The scientific renaissance that followed Bacon's time marks a change in philosophical beliefs every bit as significant as that in the arts. Men such as Leonardo da Vinci, who approached science from a practical standpoint, foreshadowed many of the ideas of Galileo, Kepler and Newton, but did not write up their discoveries in any coherent form. The best we have is Leonardo's collection of notebooks, which indicate his studies and philosophies. In one sense, Leonardo was all experiment and represented the opposite extreme to the Greeks.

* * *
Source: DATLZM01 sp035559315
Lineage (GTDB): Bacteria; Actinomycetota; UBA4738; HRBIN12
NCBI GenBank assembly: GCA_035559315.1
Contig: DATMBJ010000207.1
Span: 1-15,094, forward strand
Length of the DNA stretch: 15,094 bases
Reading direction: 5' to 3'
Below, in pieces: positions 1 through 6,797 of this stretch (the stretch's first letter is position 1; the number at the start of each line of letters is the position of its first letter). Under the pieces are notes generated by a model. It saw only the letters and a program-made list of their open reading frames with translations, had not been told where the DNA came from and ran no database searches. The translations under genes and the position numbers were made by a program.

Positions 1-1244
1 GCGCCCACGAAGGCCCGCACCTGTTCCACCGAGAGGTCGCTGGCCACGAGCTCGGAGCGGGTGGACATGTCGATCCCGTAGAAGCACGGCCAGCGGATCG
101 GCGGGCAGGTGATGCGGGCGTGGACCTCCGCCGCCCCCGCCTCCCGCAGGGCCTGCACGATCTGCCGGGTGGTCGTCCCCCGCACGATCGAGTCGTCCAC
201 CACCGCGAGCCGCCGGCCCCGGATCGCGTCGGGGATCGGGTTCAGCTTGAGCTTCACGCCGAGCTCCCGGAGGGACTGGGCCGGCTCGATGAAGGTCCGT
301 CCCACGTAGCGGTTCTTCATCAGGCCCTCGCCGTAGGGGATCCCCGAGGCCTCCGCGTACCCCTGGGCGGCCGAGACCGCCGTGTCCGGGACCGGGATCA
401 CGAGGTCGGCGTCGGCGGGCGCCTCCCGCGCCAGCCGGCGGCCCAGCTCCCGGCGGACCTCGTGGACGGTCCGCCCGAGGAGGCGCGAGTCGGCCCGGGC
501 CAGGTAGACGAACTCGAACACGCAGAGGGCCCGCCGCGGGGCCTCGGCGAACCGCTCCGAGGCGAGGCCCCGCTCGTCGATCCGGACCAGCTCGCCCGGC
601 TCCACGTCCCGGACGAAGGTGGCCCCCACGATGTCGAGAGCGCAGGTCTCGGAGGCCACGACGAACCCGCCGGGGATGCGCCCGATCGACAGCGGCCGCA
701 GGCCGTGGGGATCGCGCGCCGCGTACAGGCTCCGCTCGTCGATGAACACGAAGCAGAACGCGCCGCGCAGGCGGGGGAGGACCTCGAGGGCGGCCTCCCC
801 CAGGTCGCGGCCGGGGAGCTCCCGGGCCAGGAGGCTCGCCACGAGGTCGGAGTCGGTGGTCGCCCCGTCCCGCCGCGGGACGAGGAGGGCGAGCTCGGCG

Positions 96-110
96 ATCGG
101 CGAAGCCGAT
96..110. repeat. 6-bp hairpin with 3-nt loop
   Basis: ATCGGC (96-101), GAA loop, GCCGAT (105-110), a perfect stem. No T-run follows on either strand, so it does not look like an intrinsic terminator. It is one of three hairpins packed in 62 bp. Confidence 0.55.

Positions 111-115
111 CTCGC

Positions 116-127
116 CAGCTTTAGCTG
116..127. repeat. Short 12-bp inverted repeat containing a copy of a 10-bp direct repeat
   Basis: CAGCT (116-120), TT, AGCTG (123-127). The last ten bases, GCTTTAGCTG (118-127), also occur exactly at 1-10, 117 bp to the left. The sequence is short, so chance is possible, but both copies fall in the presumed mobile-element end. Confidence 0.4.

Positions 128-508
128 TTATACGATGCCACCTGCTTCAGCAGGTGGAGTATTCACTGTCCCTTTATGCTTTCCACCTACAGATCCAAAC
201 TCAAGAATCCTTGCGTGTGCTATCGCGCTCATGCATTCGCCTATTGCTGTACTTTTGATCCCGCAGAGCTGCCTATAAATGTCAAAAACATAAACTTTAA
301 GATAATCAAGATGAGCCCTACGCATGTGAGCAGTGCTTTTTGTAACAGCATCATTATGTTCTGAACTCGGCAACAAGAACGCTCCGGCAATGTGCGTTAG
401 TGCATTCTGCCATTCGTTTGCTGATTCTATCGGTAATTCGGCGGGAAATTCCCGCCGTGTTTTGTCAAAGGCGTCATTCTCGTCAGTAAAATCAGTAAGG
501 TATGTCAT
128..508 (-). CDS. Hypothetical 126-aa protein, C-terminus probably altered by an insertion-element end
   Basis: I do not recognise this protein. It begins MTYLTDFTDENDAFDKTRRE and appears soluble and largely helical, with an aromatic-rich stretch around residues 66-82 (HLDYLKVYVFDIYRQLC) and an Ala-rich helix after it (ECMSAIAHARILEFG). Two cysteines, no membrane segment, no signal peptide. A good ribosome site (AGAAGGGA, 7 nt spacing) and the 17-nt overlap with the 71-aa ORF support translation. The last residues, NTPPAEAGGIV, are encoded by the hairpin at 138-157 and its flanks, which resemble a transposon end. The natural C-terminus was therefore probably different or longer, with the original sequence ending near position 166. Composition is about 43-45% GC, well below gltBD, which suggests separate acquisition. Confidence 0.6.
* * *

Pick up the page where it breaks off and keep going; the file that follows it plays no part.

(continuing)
Leonardo held an opposing view of motion to Aristotle.  Aristotle claimed that nothing moved unless it was made to do so by God, the Unmoved Mover.  Leonardo suggests the opposite, writing in his notebook, 'Nothing perceptible by the senses is able to move itself… every body has a weight in the direction of the movement.' In other words, matter has an innate tendency to move in a certain direction unless stopped. This anticipates the notion of inertia first postulated by Galileo some half-century later and eventually formalised by Newton.